Hunting Whitetail Does

In 1997 I began shooting whitetail does. Before this time I had felt that I did not need to shoot does, people on the surrounding properties surely killed enough does to keep the population in check. After seeing doe after doe and few if any bucks on most of my hunting excursions I knew it was time to change my logic.

Why do we need to shoot does?

In many areas our whitetail deer populations no longer have natural predators or the natural predators do not remove enough deer to affect the population. It is not hard to see that a population unchecked will grow out of control. At this point the deer will have low bodyweights, fawn survival will be low, bucks will be in poor health and the deer can remove preferred foods completely to name just some of the affects.

What do we do about this?

Balance the deer herd. Strive as best as you can to achieve a balanced whitetail buck to doe ratio. The simple way to keep track of this ratio is to count the number of bucks and does that you see during hunting season. This is not a perfect science but it will give you an indication.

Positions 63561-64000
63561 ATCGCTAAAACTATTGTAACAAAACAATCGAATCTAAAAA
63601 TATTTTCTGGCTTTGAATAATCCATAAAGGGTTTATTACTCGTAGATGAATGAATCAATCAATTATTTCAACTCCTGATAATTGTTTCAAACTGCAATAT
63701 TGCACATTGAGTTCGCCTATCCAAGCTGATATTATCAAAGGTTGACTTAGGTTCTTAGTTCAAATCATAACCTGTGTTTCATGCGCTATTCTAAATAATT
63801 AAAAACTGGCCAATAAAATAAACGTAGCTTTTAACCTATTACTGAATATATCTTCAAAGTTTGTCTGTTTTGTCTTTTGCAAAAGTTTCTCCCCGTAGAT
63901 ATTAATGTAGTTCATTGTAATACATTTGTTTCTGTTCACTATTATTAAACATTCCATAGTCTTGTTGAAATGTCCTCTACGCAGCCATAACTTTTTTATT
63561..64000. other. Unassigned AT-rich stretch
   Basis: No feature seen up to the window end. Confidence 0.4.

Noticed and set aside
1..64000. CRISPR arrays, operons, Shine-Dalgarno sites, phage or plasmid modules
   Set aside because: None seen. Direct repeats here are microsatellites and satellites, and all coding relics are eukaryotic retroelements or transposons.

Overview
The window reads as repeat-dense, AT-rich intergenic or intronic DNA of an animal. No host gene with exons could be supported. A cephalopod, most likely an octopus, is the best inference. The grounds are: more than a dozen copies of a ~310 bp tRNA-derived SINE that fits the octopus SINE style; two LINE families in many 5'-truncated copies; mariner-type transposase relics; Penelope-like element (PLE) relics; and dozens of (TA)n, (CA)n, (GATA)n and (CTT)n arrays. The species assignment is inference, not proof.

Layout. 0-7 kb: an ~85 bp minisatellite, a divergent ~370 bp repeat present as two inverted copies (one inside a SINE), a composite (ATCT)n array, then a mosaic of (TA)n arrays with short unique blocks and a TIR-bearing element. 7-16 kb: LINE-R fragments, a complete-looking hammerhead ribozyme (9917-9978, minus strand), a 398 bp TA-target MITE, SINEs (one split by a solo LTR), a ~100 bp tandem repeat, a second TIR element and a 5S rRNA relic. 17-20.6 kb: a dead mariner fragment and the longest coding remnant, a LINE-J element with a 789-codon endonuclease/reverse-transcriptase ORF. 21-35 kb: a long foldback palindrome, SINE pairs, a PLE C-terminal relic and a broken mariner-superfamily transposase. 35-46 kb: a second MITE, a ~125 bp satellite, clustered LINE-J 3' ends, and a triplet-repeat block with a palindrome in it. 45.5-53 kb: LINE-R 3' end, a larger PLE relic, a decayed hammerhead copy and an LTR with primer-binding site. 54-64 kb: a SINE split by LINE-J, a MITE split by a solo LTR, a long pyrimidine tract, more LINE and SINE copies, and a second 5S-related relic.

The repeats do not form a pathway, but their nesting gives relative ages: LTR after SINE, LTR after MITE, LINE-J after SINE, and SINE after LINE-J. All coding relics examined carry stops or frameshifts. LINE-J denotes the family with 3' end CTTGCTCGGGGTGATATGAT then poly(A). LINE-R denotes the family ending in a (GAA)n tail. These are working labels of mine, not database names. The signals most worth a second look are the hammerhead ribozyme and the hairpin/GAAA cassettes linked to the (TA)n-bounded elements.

Which does do you shoot?

A well known author stated that the best doe to shoot is the one that stood still long enough for you to shoot her. I agree.

In the past few years I have tried to only shoot the biggest, the one with buck fawns or the oldest. These philosophies just left me standing there with my arrow still knocked or my gun never fired. Just shoot the first one that gives you a good, clean, safe shot. I now try to fill my doe tags as early in the season as I can. Being picky will just leave you with unfilled doe tags and less meat for deer jerky.

After starting to shoot does in 1997 I have again seen bucks act like bucks should act and whenever I hear the leaves crunching the excitement builds since there is a chance that it could be a buck.

Visit the Whitetail Deer Management Page.